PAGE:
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Meloidogyne enterolobii (M.e.) and the Challenge for Home Gardeners 

Homeowners have had to combat root-knot nematodes for as long as home vegetable gardens have existed. Nematodes are microscopic worms in the soil in high numbers that can cause damage to susceptible plants. Traditionally, the vegetables most affected were beans, watermelons, cucumbers, and especially three grower favorites: tomatoes, sweetpotatoes, and okra. Although there are many types of nematodes in the soil, root-knot nematodes are some of the most common and cause the large galls or knots you see on the roots of susceptible plants

Figure 1: Root-knot galls on tomato. Photo by David Moreira

Figure 1: Root-knot galls on tomato.
Photo by David Moreira

(Figure 1). These galls block the uptake of water which leads to wilting, premature death, and reduced yields. Several species of root-knot nematodes exist in South Carolina, the most common being Meloidogyne incognita. Fortunately, plant breeders have been able to develop sweetpotato and tomato varieties resistant to this root-knot nematode species. Recently, a new root-knot nematode species has been introduced into Florida, North Carolina, and South Carolina, Meloidogyne enterolobii (M.e. for short). It is unclear how this species was introduced from Asia, but it has spread rapidly in North Carolina, especially on sweetpotatoes (Figure 2) and soybeans.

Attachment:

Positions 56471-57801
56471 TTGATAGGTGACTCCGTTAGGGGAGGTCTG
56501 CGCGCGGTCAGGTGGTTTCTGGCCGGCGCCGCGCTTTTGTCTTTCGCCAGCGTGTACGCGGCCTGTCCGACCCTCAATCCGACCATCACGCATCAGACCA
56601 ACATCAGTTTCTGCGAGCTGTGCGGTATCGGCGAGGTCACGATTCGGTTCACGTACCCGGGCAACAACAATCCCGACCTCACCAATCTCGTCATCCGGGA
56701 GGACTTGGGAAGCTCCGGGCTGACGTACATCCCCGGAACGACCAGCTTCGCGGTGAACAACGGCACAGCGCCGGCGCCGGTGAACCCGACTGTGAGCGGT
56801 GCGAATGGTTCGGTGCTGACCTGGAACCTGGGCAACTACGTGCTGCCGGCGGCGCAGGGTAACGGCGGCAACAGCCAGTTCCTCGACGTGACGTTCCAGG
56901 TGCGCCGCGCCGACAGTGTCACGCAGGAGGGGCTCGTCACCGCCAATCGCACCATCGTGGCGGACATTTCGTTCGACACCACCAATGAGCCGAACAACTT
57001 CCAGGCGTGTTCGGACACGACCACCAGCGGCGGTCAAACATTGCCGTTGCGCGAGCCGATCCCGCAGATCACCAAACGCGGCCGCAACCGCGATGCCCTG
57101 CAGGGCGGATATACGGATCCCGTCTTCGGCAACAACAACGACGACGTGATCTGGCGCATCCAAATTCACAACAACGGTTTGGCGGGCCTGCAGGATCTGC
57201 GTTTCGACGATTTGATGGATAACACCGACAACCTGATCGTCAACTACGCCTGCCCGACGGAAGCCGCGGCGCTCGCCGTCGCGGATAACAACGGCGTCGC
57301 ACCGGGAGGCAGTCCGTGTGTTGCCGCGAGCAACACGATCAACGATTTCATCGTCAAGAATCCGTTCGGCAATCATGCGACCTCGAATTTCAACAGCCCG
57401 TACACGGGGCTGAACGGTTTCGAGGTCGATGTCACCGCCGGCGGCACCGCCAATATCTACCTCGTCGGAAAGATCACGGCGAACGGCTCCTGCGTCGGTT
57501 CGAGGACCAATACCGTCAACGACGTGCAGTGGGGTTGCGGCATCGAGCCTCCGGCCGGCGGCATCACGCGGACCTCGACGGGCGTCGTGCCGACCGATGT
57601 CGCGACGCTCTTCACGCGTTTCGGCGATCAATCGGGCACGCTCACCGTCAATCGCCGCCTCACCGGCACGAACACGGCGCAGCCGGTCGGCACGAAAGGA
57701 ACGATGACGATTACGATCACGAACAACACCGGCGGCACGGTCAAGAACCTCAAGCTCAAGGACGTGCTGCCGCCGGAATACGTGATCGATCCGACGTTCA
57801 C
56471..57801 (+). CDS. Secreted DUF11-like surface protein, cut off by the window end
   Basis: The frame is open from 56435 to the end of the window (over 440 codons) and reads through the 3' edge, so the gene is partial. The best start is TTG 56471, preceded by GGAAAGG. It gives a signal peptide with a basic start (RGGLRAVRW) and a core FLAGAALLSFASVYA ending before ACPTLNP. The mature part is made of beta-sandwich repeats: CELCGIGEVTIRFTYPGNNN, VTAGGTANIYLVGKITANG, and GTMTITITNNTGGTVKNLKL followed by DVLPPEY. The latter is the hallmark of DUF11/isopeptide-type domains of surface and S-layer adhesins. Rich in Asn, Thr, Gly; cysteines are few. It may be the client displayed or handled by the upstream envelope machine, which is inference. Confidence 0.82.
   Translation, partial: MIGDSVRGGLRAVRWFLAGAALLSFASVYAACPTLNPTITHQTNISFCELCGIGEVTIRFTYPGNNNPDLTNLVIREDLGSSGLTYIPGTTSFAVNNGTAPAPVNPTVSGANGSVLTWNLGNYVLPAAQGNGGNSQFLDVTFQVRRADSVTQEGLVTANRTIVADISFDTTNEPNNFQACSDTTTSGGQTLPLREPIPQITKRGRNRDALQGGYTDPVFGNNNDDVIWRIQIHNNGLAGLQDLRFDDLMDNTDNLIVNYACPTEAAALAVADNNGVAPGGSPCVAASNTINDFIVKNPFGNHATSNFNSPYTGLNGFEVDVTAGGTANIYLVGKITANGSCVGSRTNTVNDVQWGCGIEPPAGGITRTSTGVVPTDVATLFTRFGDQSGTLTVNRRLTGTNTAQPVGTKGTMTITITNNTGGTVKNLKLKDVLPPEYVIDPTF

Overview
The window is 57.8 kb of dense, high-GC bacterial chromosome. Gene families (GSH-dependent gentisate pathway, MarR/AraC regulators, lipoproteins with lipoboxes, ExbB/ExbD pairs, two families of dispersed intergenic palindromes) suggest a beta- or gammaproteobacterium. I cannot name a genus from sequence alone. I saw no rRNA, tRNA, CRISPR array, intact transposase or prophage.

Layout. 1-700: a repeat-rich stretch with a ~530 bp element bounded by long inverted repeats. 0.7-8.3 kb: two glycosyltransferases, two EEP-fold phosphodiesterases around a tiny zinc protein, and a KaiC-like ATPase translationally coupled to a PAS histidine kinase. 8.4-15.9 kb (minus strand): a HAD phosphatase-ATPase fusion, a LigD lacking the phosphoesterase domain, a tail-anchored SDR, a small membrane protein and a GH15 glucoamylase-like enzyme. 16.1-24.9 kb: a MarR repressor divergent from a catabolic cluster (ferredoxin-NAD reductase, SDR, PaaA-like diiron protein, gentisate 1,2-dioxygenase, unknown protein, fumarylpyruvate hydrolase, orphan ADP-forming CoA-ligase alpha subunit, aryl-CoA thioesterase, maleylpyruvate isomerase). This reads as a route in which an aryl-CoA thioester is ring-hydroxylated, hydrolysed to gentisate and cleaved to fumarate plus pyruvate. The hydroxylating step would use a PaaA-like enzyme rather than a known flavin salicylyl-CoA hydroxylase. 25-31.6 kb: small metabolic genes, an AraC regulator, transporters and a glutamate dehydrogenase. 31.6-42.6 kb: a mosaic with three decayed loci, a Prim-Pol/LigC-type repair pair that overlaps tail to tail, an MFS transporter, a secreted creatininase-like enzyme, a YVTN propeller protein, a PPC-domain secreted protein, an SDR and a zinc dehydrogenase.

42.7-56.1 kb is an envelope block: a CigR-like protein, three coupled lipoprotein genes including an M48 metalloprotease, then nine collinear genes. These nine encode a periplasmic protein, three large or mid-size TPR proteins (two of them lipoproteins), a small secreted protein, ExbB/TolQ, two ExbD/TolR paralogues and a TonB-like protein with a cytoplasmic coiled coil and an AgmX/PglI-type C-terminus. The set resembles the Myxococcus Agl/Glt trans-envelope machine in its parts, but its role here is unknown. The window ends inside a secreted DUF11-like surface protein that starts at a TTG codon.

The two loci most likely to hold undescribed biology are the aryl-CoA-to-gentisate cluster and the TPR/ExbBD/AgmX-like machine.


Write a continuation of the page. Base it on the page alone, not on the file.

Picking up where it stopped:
Figure 2: Galling and damage on sweetpotato. Photo by Lina Quesada NC State

Figure 2: Galling and damage on sweetpotato.
Photo by FINDMe Project

In Florida, it is common on specialty crops brought from Southeast Asia. M.e. is alarming because it can overcome the resistance that breeders have put into tomatoes and sweetpotatoes. Clemson University researchers have teamed up with plant breeders, horticulturalists, and nematologists from Florida, Georgia, and North Carolina to help commercial and home vegetable producers combat this new threat. They are surveying to determine the distribution of M.e. in South Carolina. Fortunately, that distribution up until now has been very limited. If you have planted root-knot nematode resistant varieties and are still observing galling in your roots, you may have M.e. Contact your local county agent to ask for a species identification so that, if you have M.e., a control program can be developed for you. If you want to know more about M.e, the multistate research project has a very comprehensive website at: www.findmenematode.org

If this document didn’t answer your questions, please contact HGIC at hgic@clemson.edu or 1-888-656-9988.

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